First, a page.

Cash flow is among the best measures of a company's historical performance, present condition, and future capabilities. A comprehensive review of cash flows is essential to good board information. Performance driver information is also important, as well as a few external measures of where the industry is going and benchmarks against competitors. Market share information needs to be supplemented with the reasons for change. Information is also needed on how cost structure and margins are expected to shift over the next few years by product line, customer segment, or distribution channel. Different companies need to identify the unique set of measures that pertain to them. Third-party sources of information should also be reviewed.
Management should also produce thoughtful and accurate commentary, helping directors' avoid the need to closely distill hundreds of pages of financial data, as well as providing up-to-date news of importance.
One experienced director observed, 'Most boards use up their meeting time one a)listening to last quarter's results, dissected in unnecessarily minute detail with very little focus on the future, and b)watching dog and pony shows put on by operating people.' Discussions of important matters are squeezed in around the edges. A 12-month agenda that addresses compliance, operating effectiveness, strategy, people, and urgent concerns helps ensure eg. reviews of 10-Ks don't dominate meeting time.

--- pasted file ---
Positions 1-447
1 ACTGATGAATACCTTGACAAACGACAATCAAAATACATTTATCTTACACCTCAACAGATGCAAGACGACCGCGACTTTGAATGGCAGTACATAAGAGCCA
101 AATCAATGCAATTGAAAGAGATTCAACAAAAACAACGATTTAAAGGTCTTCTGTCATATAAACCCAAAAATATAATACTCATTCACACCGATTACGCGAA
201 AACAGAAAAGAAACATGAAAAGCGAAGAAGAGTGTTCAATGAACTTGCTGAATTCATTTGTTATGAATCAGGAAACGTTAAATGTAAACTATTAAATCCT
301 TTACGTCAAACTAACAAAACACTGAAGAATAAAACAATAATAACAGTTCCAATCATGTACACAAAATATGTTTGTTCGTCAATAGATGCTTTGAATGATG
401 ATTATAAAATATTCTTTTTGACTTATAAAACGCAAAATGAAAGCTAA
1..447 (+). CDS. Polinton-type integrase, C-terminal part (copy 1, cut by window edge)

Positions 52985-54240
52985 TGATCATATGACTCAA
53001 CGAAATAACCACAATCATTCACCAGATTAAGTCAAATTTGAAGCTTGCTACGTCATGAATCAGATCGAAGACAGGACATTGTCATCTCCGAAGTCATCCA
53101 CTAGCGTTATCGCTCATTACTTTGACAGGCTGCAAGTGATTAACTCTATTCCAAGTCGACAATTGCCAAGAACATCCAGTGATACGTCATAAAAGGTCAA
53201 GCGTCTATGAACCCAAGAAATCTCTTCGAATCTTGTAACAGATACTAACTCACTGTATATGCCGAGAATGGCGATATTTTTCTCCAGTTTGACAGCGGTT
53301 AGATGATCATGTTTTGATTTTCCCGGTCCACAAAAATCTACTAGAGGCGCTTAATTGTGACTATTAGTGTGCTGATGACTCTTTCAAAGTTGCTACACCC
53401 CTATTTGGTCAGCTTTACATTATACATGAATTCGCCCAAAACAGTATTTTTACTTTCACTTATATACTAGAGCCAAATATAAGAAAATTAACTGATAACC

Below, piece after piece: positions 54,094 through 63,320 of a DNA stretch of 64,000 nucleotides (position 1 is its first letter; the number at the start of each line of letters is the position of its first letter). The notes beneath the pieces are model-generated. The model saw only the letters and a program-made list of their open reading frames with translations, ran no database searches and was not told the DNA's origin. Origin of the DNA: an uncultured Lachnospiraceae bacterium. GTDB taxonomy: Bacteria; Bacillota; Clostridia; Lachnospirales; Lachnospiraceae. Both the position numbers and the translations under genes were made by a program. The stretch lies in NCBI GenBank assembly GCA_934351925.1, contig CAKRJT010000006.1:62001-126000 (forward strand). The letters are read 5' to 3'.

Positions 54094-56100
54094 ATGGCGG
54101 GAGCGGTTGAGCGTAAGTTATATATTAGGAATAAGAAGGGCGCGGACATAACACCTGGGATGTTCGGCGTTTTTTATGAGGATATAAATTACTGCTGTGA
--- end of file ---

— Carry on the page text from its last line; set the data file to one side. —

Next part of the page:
A spate of high-profile corporate meltdowns ended the days of high-flying CEOs who also ran their companies' boards of directors. Instead, regulators, shareholders and the public now demand that corporate boards oversee CEOs and protect shareholder interests. Ram Charan lays out what your board can do to maximize its positive contributions and add value to the company. His writing is clear and to the point. This book is very helpful for board members who are trying to find their way in the post Sarbanes-Oxley world of corporate governance. Charan provides useful questionnaires to help you analyze the state of your company and its board on several crucial points. getAbstract recommends this book to board members, potential board members, and others who have an interest in modern boards and corporate governance.
on May 25, 2013
Ram Charan decribes very well the need of Boards to reinvent their contribution these days. From passive behavior to progressive and active one. Besides changing rules and norms, dealing with macro issues, Boards can be a competitive advantage to the companies
on August 28, 2006
Ram Charan makes a complex topic easy to understand. This book can be "speed read" in 45 minutes and it doesn't make you feel dizzy. Ram Charan is a true thought leader and an inspiration.
on August 30, 2014
Directors of corporate boards today are clearly not exercising their authority, otherwise why would so many corporations be getting in trouble from unsafe oil rigs to railroad crashes to banking fraud to personnel behavior. Sure, they can deliver revenue, bottom line and share price, but can they deliver what is important?